Many players will insist that being good at gaming has nothing to do with their physical condition; we wholeheartedly disagree. Take a look at video gaming guru Fatal1ty, who runs approximately 4km a day and stays in excellent physical condition. This helps his stamina, endurance, and mental focus during extended periods of play. Even in short bursts, one's ability to translate mental commands into the muscular commands is paramount. Many gamers take this for granted as well (and then get angry when their clueless parents can't find the "shoot" button), but muscle memory, hand-eye coordination, and steadiness play a very large part in twitch gaming. One may know exactly how they want to headshot that n00b across the room, but if their thumb can't line up the cursor, it's pointless.

These skills have, by and large, been fairly static for over a decade. Input methods have not changed ... (dramatic pause) until now. Yes, the radical new input method of a touch screen is altering the pro/n00b hierarchy with reckless abandon. Or is it?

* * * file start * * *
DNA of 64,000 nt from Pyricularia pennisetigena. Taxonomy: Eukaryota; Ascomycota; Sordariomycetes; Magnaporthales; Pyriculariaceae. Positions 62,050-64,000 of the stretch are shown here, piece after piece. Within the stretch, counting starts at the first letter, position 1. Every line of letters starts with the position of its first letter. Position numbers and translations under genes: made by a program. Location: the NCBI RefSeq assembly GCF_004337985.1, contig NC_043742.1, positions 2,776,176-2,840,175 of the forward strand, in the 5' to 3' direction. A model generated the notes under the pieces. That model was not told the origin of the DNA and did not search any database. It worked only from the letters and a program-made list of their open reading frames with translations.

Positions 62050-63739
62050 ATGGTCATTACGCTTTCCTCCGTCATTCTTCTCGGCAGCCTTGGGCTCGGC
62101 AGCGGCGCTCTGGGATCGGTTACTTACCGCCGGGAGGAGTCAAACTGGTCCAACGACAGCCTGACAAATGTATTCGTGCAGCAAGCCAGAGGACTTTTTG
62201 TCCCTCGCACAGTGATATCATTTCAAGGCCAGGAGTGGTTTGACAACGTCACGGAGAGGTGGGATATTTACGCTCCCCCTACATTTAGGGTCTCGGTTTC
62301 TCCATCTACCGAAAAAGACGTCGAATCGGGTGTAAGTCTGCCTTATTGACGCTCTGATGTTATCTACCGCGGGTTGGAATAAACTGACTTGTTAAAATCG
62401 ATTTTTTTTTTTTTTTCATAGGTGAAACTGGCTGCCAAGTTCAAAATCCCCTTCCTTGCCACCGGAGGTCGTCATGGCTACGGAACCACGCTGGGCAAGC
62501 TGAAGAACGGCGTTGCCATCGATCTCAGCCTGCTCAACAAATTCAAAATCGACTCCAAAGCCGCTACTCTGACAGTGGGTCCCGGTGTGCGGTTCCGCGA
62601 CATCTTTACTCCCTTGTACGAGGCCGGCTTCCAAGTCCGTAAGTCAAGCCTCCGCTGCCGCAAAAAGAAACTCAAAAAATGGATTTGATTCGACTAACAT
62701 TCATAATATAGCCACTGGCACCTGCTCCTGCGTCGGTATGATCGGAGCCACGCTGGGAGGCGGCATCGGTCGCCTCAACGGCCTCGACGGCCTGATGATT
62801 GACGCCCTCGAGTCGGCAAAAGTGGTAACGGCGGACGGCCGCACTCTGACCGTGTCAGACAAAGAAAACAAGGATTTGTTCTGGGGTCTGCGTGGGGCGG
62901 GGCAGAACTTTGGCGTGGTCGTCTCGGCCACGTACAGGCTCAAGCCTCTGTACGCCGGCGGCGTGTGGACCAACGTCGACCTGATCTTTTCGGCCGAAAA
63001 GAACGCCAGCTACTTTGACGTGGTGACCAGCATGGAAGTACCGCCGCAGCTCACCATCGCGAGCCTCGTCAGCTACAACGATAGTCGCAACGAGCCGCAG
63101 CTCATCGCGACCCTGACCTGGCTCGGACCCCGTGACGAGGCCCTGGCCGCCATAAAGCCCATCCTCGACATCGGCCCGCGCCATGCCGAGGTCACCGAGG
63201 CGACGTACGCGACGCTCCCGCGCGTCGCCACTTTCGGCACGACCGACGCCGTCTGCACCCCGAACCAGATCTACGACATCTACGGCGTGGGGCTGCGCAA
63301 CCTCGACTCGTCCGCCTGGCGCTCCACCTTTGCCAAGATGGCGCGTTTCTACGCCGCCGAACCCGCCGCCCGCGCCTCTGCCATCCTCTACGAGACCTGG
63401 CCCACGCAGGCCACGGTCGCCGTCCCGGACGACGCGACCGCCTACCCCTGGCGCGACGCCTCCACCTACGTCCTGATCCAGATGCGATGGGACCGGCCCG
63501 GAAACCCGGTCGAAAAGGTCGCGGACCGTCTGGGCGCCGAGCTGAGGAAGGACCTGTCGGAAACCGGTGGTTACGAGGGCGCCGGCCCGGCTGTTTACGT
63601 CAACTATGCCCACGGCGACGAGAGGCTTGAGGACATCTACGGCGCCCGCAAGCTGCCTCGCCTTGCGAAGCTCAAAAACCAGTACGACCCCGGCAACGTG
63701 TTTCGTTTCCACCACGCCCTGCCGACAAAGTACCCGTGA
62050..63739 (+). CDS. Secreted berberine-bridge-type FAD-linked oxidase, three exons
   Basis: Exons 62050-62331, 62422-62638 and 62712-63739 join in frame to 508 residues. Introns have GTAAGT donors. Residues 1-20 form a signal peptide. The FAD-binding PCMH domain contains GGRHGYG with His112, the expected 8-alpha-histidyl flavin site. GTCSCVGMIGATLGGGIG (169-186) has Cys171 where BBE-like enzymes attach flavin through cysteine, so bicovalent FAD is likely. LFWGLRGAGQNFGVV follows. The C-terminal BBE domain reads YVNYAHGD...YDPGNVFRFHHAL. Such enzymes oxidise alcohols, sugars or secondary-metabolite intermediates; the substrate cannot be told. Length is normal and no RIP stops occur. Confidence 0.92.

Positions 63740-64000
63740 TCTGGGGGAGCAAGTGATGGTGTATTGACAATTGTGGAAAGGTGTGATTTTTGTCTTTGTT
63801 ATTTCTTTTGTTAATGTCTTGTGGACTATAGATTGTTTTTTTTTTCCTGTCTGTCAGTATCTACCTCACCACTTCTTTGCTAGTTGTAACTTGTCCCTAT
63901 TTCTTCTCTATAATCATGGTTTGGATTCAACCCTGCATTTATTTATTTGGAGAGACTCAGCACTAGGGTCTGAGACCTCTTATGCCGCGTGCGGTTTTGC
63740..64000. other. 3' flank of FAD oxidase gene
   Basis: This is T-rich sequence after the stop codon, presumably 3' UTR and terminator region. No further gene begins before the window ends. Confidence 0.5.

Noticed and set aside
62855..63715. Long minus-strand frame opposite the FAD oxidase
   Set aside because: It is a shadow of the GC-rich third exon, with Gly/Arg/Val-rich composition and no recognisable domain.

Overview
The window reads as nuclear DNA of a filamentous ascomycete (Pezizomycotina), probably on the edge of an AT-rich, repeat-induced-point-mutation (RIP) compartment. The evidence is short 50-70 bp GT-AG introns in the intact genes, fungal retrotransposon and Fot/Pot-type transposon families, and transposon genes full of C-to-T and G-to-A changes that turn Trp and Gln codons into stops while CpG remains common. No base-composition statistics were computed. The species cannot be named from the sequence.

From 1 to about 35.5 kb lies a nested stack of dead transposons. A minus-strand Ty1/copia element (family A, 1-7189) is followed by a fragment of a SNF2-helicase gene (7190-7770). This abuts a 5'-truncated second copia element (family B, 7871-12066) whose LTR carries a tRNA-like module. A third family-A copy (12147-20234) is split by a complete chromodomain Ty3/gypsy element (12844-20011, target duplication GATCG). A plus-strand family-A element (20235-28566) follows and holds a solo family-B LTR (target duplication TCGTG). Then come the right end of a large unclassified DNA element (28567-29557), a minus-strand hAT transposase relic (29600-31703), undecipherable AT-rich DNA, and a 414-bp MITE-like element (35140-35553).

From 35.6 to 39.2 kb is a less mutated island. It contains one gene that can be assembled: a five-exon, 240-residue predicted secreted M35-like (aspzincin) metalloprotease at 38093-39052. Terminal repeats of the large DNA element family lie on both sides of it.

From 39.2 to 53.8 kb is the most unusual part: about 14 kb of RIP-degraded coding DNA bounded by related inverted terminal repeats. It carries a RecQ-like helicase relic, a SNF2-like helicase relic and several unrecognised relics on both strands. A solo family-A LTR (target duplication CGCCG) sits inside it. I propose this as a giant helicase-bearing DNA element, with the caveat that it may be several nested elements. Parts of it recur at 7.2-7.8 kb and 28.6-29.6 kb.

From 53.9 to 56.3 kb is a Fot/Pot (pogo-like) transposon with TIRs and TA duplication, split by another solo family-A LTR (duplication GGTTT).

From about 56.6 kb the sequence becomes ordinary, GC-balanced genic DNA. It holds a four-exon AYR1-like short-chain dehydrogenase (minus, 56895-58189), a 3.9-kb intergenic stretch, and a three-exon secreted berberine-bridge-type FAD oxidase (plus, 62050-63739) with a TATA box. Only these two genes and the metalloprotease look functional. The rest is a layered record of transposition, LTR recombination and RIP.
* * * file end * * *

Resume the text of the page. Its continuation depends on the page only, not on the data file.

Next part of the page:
To be fair, probably not even half of DS games use the touch-screen or microphone in a manner that requires a high degree of skill. A quintessential example we'd like to examine is Metroid Prime: Hunters, a classic, fast-paced FPS with controls that quite literally had never been implemented before. Few would compare the sensitivity and accuracy to those of the PC, yet they provided, at the very least, a workable alternative to a dual-analog control scheme. People who claim to be good at the game are usually players experienced with FPS, and yet, they had no more time with the title than even the newest DS owners. So what retained skills, even in a completely different control environment, allowed these players to retain their higher rankings?